The Maia Quartet was founded when the four members were students at the Cleveland Institute of Music. The members were subsequently awarded fellowships at the Peabody Conservatory and the Juilliard School. They have also been awarded summer fellowships to the Norfolk Chamber Music Festival and the Aspen Center for Advanced Quartet Studies, where they worked with the Emerson, Tokyo, Cleveland and American string quartets. At Juilliard they worked closely with the Juilliard Quartet and served as their teaching assistants.

Nosikova, who joined the UI faculty in 1998, has performed extensively as a soloist and chamber musician throughout the United States Europe and South America. She presented two solo recitals in Weill Recital Hall at Carnegie Hall in New York City in 1996 and 2001 and has been a guest soloist with symphony and wind orchestras in Colorado, Louisiana and Iowa. In addition she has been invited to perform at international festivals in Munster, France; Rimini, Italy; and Rovin, Yugoslavia; as well as the Aspen and Sarasota Music Festivals in the United States.

A critic in the Boston Globe wrote, “Nosikova again displayed impressive musicianship,” and in Alsace, France, a review noted, “her performance is brilliant, full of grace and the most astonishing precision.” New York Concert Reviews noted, “in her Weill Hall recital, the space bloomed with fresh colors and supple pulse, an invigorating and pleasing effusion.”

In addition to international appearances in France, England, Brazil and Argentina, she has performed as a guest artist at several American universities, including the universities of Arkansas, New Mexico, Oklahoma and Texas. She received a return invitation to the Dame Myra Hess Series in Chicago and concert series in England and Moscow for 2002-03 season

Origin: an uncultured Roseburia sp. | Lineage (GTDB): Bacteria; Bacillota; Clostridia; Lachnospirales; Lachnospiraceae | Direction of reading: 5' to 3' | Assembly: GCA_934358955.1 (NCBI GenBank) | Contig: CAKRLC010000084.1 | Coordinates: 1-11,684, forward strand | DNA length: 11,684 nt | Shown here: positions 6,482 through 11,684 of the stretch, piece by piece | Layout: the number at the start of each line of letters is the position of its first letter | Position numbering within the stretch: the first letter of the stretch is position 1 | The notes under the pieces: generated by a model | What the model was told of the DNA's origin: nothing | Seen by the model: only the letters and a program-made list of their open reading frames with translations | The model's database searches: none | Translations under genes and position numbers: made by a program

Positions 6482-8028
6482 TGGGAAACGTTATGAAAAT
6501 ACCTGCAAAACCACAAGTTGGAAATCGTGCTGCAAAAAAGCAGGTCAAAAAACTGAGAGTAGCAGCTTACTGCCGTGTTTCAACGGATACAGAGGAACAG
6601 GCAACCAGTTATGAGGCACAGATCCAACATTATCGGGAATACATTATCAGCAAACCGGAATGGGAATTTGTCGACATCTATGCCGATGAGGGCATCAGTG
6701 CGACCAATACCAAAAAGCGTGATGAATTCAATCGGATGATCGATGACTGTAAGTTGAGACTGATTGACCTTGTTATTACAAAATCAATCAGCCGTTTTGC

The Italy volume of her three- CD set of the complete “Years of Pilgrimage” by Franz Liszt was released by Centaur Records in March 2001. The year 2003 will see the release of the Switzerland volume the recording of the third and final volume of the set. She has also recorded a disk of chamber music works for viola and piano by early 20th-century English composers Rebecca Clarke, Arthur Bliss and Frank Bridge with her UI colleague Christine Rutledge.

Nosikova has presented master classes in England and both North and South America. The winner of several international competitions, she regularly serves the Ibla Grand Prize International Competition in Italy as a jury member. She is listed in Who’s Who in America and Who’s Who in American Women. She has received two major grants from the Arts and Humanities Initiative and the Central Investment Found for Research Enhancement at the UI.

Nosikova received a masters degree with high honors from the Moscow State Tchaikovsky Conservatory in Russia and a doctorate from the University of Colorado in Boulder. She has been invited to perform with renowned artists in numerous international master classes.

The School of Music is part of the Division of Performing Arts in the UI College of Liberal Arts and Sciences.